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Photographing Minis and Figures by Giovanni Azzara

How to photograph your miniatures and figures by Giovanni Azzara


See  Giovanni's blog here:


Dear all,

This is an article I was thinking of doing for quite sometime now.

Is a simple explanation on how to make great pictures of our models, without any special or (too) expensive asset.

Here is what we need:

  • A digital camera that must have the manual White Balance setting and maybe a macro lens/capability.
  • A tripod
  • 2 table lamps, (you can use the one you work on your models)
  • 2 smaller lamp
  • oven paper
  • background paper (A3/A2 coloured bristol paper are perfect)
  • a white sheet of paper
  • a room with all your lights off except the one above
  • Place the camera on the tripod.

Let's start with the camera settings: try to use the higher stop from f.18 to higher, let the camera decide the exposure time, with your tripod it won't be a problem.

Now, check the user manual of your camera and check how to measure and set up manually the White Balance.

The concept is that different bulbs or environment have different light temperatures, where human eye can understand and judge the white under different lights sources for the digital camera is not the same. White balance (WB) is the process of removing unrealistic colour casts, so that objects which appear white in person are rendered white in your photo. I've found a better explanation here: http://www.cambridgeincolour.com/tutorials/white-balance.htm

Usually, you need to go in your settings menu, look for White Balance>manual settings; switch on the lights you will use to take the pictures, place the white piece of paper under the lights and take a picture of it while in the WB menu, the camera will elaborate and your white balance should be now set. Anyway, check your camera user manual.

Trust me, this step will improve your pictures dramatically!

Ok, let’s set up the stage:

Place the A3/A2 bristol paper of the colour you like (avoid to use the same colour of the subject i.e. if the uniform is red, avoid a red background..) try to make a soft bend when rest on the table, something like the drawing below (Sorry I’m not Leonardo…)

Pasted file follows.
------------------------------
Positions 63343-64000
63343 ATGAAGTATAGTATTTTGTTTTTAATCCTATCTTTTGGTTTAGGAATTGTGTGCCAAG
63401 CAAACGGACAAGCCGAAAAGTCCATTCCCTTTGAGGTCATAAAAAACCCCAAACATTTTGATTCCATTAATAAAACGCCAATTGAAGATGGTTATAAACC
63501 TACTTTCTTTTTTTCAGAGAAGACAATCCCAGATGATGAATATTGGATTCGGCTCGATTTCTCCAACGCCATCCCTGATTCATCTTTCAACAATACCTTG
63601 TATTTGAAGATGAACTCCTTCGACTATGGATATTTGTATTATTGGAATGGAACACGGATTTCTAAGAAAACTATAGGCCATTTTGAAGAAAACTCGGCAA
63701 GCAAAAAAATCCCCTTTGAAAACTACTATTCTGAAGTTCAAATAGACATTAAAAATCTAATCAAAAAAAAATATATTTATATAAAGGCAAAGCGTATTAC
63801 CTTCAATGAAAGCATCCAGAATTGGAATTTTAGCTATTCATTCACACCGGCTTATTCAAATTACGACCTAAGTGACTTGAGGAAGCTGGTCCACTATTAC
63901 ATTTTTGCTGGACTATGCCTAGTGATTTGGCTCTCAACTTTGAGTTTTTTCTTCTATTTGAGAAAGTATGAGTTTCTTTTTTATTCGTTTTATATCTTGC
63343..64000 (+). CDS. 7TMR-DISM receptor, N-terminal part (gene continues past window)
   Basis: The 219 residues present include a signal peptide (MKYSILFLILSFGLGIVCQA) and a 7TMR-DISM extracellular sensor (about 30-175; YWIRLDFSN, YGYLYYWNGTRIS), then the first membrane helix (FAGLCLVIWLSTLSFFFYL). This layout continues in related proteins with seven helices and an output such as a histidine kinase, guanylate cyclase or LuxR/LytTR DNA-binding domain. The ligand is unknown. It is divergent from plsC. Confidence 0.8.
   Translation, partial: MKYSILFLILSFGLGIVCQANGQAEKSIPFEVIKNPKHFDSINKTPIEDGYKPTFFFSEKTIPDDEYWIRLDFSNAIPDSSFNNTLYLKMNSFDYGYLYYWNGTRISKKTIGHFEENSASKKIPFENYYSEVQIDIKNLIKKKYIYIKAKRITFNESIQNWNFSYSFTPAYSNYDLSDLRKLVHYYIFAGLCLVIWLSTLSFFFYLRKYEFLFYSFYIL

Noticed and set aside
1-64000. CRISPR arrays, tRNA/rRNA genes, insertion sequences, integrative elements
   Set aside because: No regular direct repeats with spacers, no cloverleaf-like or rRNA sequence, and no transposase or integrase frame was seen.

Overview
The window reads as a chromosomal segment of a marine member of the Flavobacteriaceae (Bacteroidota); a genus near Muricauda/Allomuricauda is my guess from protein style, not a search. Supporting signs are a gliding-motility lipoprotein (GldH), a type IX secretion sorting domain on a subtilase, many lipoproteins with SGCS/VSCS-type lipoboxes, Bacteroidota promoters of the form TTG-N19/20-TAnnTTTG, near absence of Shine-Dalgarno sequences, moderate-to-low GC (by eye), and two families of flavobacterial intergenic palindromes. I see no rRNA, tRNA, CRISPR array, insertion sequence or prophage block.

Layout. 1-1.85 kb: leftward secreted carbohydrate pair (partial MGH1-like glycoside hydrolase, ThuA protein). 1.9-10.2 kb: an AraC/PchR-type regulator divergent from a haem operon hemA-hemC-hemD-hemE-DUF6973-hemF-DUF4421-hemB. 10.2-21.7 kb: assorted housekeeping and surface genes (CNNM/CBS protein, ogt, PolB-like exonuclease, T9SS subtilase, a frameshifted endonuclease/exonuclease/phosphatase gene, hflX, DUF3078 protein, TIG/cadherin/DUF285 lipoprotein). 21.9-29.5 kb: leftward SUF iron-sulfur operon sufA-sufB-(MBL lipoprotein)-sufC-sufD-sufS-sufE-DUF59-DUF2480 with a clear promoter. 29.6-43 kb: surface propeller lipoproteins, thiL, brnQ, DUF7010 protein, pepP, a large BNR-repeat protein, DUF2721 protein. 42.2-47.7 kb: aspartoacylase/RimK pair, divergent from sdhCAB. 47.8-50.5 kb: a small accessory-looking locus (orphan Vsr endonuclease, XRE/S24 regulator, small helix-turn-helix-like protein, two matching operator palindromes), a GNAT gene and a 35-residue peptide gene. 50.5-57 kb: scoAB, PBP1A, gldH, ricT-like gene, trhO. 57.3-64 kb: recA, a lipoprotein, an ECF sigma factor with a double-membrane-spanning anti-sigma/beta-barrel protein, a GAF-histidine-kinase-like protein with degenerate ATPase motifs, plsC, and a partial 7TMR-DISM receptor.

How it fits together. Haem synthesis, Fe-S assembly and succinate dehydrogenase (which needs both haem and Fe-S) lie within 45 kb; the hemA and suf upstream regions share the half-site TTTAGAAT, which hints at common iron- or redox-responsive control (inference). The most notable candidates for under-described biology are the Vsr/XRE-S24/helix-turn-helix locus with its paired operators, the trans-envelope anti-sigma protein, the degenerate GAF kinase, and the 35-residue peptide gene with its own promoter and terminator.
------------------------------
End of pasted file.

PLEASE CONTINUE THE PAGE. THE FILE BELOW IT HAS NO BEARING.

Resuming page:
Place a box/stand where you are going to place your figure at least 30cm from the background. This box stand should be as high as the 2 small lamps you are going to use, better if taller.

Now the set up of the lights:

As a general notes, I use very cheap ikea lamps, I haven’t spent more that 40 euros for all the 4 lamps. I use, for the main lamps, 30W energy efficient bulbs with 6400k light temperature (they are equivalent of 100/150W incandescent lamp), normal 25w lights for the small lamps.

Place the 2 table lamps, 45° in front of the figure and at 45° angles from the top of the figure, again the following drawing should explain better.

Also place one or two piece of the oven paper in front of the lamps, to soften the light.

Now place the 2 small lights on the back of the stand resting on the table and pointing towards the background, they should light the bottom part of the background and give a gradient tone to it.

The gradient tone is a nice touch, look at the following picture, bare in mind that the backgroud is a piece of black cloth, see how nice id the gradient effect with the small lamps on.

That’s it, place the camera in front of the subject, choose a stop above f.18 and shoot; because the exposure time will be long, better if you use a remote control to shoot, if you don’t have one, no worries, just use the self timer.

You can adjust the exposure compensation value, if you notice that the picture is too dark or to light, usually I adjust mine to -1.3 but you need to check with your camera/lens/lights.

Take as many pictures as you can, every time take notes of stop, exposure etc.etc and check which one is better, if yur camera allow it, save these settings so you can reuse it in the future.

I hope this article make sense and will help you with your photography.

As usual any questions, just ask.



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